Top TV commentator hits out at Grand Slams for not being ‘more supportive’ towards Naomi Osaka
Tennis doubles great and commentator Pam Shriver believes the four Grand Slams’ handling of Naomi Osaka’s media boycott left a lot to be desired, adding “they lost one of the superstars of the game”.
World No 2 Osaka caused a stir in the lead-up to the French Open when she announced that she would not partake in media interviews in order to protect her mental health.
After winning her opening match on Sunday, she followed through with her promise and skipped the usual post-match press conference.
She was hit with a fine, but the Grand Slams also issued a strongly worded statement in which they threatened not to only expel her from Roland Garros and warned that repeat violations would attract tougher sanctions including future Grand Slam suspensions.
Osaka then announced her withdrawal from the tournament on Monday, revealing that she has suffered from depression since 2018 and adding that “I think now the best thing for the tournament, the other players and my well-being is that I withdraw so that everyone can get back to focusing on the tennis going on in Paris”.
Twenty-two-time women’s Grand Slam doubles winner Shriver believes the four Grand Slams went about things the wrong way.
“They needed to be more compassionate and supportive in the situation and deal with it behind the scenes,” the ESPN commentator told The NY Post in a phone interview. “They’ll never say it, but I’m sure they’d like to have it back. They lost one of the superstars of the game.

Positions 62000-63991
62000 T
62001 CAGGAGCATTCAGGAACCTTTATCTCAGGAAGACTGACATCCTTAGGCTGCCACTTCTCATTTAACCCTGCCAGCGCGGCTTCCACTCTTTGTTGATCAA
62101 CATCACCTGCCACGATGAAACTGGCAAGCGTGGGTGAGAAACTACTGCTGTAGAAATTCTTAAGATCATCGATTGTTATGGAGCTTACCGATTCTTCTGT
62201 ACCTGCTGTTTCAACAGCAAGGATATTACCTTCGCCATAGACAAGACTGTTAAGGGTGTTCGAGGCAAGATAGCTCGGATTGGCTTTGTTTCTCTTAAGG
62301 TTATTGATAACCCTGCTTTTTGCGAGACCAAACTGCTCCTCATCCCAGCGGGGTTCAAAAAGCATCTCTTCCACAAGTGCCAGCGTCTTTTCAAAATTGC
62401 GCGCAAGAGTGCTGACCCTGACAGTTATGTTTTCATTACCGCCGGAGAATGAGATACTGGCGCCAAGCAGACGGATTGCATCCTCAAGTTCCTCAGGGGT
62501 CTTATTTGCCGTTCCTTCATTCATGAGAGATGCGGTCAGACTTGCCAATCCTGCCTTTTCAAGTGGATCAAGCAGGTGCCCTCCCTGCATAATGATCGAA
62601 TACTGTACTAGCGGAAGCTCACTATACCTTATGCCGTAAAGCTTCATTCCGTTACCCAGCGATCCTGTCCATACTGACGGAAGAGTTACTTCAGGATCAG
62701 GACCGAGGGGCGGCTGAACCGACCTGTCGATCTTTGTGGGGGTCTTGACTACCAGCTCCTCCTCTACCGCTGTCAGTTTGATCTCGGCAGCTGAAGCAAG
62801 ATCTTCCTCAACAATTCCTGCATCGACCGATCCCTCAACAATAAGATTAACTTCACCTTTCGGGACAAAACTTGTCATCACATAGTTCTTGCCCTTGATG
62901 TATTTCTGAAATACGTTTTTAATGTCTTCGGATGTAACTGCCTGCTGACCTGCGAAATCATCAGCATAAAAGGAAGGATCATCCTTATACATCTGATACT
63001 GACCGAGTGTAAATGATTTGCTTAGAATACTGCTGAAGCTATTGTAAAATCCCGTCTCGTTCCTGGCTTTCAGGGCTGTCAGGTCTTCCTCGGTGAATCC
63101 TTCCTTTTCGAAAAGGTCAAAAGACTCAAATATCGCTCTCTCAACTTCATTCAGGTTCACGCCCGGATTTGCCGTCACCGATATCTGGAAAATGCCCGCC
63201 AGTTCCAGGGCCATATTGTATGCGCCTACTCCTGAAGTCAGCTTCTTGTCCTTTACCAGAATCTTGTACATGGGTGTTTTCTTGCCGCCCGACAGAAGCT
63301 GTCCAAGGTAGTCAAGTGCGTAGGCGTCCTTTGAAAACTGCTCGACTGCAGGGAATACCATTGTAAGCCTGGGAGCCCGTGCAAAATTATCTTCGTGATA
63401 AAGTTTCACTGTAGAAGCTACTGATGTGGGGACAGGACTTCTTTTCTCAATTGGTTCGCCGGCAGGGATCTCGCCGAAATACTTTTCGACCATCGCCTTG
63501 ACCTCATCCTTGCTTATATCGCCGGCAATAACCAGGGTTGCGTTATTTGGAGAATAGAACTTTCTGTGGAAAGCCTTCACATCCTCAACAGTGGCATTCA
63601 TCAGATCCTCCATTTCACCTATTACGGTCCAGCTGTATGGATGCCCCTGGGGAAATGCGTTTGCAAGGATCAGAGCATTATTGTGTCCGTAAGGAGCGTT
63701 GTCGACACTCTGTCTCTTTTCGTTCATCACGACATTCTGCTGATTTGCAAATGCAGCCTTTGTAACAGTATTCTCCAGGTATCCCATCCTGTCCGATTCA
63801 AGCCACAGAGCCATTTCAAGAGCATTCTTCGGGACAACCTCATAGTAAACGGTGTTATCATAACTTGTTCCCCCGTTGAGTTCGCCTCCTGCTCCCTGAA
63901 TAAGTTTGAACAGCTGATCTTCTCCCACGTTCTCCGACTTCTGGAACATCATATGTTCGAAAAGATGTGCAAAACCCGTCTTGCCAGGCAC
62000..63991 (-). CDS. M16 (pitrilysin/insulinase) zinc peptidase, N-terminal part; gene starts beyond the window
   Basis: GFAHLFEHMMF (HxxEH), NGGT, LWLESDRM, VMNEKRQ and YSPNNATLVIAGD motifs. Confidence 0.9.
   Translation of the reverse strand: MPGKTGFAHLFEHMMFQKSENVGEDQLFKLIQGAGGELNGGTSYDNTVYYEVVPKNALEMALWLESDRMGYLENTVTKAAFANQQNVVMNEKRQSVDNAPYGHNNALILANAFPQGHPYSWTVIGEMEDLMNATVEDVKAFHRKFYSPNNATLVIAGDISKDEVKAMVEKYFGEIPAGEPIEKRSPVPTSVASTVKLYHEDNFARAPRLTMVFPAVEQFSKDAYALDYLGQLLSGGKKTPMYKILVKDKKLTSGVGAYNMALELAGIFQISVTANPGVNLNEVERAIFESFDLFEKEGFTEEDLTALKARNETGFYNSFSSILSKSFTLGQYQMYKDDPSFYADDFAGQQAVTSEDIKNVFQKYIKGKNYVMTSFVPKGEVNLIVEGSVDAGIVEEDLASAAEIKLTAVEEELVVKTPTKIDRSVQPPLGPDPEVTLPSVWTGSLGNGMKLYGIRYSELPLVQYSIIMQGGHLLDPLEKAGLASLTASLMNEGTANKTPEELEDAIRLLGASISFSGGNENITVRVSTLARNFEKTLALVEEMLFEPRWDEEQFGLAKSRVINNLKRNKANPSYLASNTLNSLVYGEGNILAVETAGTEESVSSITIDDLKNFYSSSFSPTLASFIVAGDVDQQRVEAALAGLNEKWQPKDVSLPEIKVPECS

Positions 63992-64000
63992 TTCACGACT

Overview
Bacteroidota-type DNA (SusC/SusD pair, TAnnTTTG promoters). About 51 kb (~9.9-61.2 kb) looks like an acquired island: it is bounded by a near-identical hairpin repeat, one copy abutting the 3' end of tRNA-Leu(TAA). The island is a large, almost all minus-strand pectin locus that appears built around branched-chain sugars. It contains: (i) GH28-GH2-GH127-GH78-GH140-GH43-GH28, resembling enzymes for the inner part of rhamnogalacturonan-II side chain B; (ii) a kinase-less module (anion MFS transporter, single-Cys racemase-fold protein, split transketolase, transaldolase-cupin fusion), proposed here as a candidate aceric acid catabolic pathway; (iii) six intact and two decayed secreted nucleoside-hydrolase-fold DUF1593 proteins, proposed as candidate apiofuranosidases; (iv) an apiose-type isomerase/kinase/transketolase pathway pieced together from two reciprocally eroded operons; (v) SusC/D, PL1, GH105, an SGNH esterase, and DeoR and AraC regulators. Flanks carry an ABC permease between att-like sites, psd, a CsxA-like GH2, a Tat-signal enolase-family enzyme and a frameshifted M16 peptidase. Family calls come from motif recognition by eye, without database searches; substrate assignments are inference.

“Part of the statement was appropriate but I thought bringing in fines and code of conduct and possibility of default was wrong. Until you know all the facts about someone’s health, I didn’t like it.”
Osaka had alluded to mental health issues when she announced her initial decision not to do press conferences and Shriver feels a lot more needs to be done to help young people, adding the Grand Slams escalated things with their statement.
“Things are really serious in the era we’re in with young people and their mental health,” the American said. “You don’t up the ante with that statement with the four majors coming together.
“I was thinking Osaka played well with everything going on. I thought maybe she realized she could find a way to go back holding press conferences and return to the more normal major routine to de-escalate the situation. I was wrong. She chose to de-escalate by doing the best thing for her. I don’t see how she could’ve competed the rest of the way because the situation was getting out of hand.”
Osaka has decided to take an extended break from the game and it remains to be seen if she will play at Wimbledon.
Shriver added: “I think Wimbledon is very much in doubt.”
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